When the Multnomah County Courthouse's single secure elevator breaks down—which happens maybe once a month—the biggest problem is the chain, according to Sgt. Paul Prigge, a court security supervisor.
"The chain" is corrections slang for the parade of 30 to 60 jail inmates who arrive each morning at the downtown courthouse for arraignments, trials, sentencing and other judicial appearances. The accused and convicted show up in big green armored trucks. Then they're whisked into the courthouse basement though an entrance on the Southwest 5th Avenue sidewalk. From there, they go to a holding area on the seventh floor in groups of nine, usually with a deputy standing guard from the other side of a metal grille inside the elevator car. At the end of the day, they leave the same way.
At least, that's what's supposed to happen.
But when Elevator No. 5 (as it's known to building maintenance staff) isn't working, county sheriff's deputies must shut down much of the courthouse's main floor to march inmates up to the courthouse jail.
More than just a safety risk for court employees and visitors and a quirky slice of crime and punishment for the rest of us, Elevator No. 5 is a piquant symbol of the greater saga of the Multnomah County Courthouse. The stolid building, built in 1914, is the hub of the county's overburdened criminal-justice system. Eleven years ago, a report called it "functionally and operationally obsolete." The county has known for at least 15 years that even a moderate earthquake could reduce it to rubble. (Bad news indeed for the estimated 3,000 citizens who pass through its metal detectors on an average day.) A recent report noted that during a fire, stairwell evacuation routes are likely to fill with smoke.
But a new courthouse would cost the strapped county about $150 million, and a replacement appears no closer than 10 years away. So for the foreseeable future, the people who run one of Portland's most important buildings must deal with things like Elevator No. 5—a reminder, both dangerous and annoying, of the courthouse's decrepit condition.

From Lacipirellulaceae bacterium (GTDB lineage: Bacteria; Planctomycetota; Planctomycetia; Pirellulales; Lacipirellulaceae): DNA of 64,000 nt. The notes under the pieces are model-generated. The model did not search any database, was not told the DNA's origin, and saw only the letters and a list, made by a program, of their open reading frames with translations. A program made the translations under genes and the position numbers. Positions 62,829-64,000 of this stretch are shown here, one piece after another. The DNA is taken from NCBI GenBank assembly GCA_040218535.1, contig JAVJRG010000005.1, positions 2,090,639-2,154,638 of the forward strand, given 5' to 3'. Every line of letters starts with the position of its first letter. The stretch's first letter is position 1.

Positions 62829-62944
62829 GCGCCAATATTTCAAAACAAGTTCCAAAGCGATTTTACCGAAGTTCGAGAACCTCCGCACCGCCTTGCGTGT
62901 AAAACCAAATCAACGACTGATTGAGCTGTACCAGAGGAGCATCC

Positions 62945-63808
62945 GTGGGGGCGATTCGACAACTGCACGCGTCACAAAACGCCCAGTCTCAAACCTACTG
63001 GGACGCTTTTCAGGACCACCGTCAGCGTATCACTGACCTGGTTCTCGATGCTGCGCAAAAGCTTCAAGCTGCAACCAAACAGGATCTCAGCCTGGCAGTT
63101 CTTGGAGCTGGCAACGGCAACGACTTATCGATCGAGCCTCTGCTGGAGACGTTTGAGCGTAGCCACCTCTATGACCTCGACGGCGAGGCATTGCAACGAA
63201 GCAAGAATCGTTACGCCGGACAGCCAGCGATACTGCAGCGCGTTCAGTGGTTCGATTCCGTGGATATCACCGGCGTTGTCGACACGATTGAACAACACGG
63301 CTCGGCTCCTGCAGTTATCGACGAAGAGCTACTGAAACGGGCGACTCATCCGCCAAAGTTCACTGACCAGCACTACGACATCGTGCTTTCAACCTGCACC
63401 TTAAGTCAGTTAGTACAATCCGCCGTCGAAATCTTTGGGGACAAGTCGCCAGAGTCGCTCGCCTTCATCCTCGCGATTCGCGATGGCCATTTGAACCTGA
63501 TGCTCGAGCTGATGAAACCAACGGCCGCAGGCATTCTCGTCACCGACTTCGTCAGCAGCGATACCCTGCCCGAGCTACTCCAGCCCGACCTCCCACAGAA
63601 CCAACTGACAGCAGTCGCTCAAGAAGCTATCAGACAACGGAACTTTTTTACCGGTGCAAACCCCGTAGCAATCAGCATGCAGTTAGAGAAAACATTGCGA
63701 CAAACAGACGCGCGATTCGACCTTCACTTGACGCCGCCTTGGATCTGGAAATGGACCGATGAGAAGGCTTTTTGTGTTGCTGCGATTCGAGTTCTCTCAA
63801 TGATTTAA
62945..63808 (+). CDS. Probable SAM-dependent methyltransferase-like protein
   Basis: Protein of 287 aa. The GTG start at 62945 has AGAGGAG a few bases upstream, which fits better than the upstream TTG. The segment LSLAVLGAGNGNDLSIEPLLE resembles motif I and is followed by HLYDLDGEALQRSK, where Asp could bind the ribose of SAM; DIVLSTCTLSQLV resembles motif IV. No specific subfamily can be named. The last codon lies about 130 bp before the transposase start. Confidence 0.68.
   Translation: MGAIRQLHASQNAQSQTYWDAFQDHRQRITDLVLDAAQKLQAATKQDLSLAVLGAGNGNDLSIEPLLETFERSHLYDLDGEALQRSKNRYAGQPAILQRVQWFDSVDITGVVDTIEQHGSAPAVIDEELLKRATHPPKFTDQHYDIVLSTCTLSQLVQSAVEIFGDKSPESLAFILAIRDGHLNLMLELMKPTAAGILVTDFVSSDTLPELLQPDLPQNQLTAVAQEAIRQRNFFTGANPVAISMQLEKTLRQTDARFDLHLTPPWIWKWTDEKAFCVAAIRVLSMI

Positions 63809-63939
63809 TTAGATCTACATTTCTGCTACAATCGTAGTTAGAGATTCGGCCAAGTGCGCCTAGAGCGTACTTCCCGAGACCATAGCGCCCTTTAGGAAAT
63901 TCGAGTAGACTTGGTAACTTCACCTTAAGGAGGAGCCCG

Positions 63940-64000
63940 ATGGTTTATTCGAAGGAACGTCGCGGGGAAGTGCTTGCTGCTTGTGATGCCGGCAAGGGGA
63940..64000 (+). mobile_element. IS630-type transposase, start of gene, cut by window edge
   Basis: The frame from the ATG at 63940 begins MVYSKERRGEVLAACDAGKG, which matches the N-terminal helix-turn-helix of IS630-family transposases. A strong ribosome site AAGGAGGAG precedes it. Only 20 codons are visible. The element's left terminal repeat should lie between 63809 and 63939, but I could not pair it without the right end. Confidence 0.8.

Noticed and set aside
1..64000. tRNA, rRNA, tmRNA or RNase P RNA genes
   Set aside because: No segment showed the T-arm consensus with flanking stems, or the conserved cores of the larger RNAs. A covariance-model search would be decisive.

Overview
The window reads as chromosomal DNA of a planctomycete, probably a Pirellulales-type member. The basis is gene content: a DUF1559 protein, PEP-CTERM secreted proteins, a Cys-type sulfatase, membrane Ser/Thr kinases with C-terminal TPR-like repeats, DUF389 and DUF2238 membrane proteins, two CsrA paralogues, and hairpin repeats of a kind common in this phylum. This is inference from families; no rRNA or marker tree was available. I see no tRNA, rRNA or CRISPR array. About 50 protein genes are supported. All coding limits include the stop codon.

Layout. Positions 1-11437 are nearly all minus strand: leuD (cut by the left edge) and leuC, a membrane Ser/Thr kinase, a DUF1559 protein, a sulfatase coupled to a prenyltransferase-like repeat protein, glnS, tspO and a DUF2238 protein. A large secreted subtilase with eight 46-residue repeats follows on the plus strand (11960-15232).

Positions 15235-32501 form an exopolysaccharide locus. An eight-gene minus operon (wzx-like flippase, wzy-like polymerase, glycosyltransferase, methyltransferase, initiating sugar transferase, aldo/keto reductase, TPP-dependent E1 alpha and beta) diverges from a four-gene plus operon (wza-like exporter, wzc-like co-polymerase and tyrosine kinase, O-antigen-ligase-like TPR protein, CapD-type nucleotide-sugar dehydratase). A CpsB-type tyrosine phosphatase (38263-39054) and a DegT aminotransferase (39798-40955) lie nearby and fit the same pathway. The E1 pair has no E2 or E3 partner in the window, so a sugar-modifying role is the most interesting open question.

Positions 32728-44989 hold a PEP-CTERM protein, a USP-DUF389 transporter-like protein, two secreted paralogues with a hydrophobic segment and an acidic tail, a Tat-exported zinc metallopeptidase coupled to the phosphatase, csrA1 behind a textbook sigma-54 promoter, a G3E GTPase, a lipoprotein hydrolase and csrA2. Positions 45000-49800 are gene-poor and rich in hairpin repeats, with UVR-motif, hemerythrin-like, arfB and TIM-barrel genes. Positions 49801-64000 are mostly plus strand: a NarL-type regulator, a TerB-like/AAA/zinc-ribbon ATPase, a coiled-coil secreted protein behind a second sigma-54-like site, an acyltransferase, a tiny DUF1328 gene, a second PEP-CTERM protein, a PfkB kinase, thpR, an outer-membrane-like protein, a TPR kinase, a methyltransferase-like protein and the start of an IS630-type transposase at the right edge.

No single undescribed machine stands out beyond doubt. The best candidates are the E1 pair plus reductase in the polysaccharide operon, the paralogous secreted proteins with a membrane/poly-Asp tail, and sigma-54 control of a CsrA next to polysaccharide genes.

When the elevator was last modernized, The Brady Bunch was still in its original run and Nixon sat in the White House. (It also was the year—1974—both were canceled.)
Today, when the elevator fails, "We have to close down the corridor and tell court staff to stay in their offices," says Chief Deputy Ron Bishop, who until recently headed security operations at the 92-year-old courthouse.
After securing the hallways and entrances, deputies lead the detainees in through a staff entrance and down a hallway past the jury room, into the lobby and, group by group, onto one of the four public elevators, which must be commandeered.
It's unclear exactly how much time the elevator spends out of service. But maintenance records for the elevator show eight service calls this year, with notations like: "Several complaints of people falling down." "Person trapped in elev #5 at 5th flr." "Dropped 1 whole floor in down direction. Passengers fell." "Stopped suddenly. Deputy fell down inside."
Bishop says Sheriff Bernie Giusto once asked him what his No. 1 need was. "I said, 'An elevator we can depend on,'" Bishop recalls.
Elevator No. 5's problems also open the door to a sticky legal issue. Accused criminals are presumed innocent until proven guilty. The detours caused by Elevator No. 5 make it possible that jurors could see suspects in shackles and jail uniforms—a potentially prejudicial factor that could lead to costly mistrials.
The finicky jail elevator is only one of a host of security and structural problems that have plagued the courthouse for years. For example, when inmates are individually escorted from the courthouse's cells to proceedings on various floors, the elevator opens not on secure corridors you'd find in more modern facilities but on concourses used by everyone.
"The hallways are always filled with victims, children, judges, lawyers, victims' families and jurors," says presiding Circuit Court Judge Dale Koch.
To enumerate other specific ways in which the courthouse itself makes Prigge's and the other deputies' jobs more dangerous would only expose them to greater risk.
"In the worst way, we need a new building," Koch says.
County facilities director Doug Butler says there's no specific plan about what to do about Elevator No. 5, other than to keep it in the best working order possible. There's not ready money to simply replace it. Meantime, the building's total maintenance costs increased nearly 70 percent, from $125,000 in 2003 to $211,000 in 2005. And replacing an elevator isn't exactly outpatient surgery.
"It's a challenging situation," Butler says. "The plan is that we need to replace this building. But until then, we've got to keep supporting it."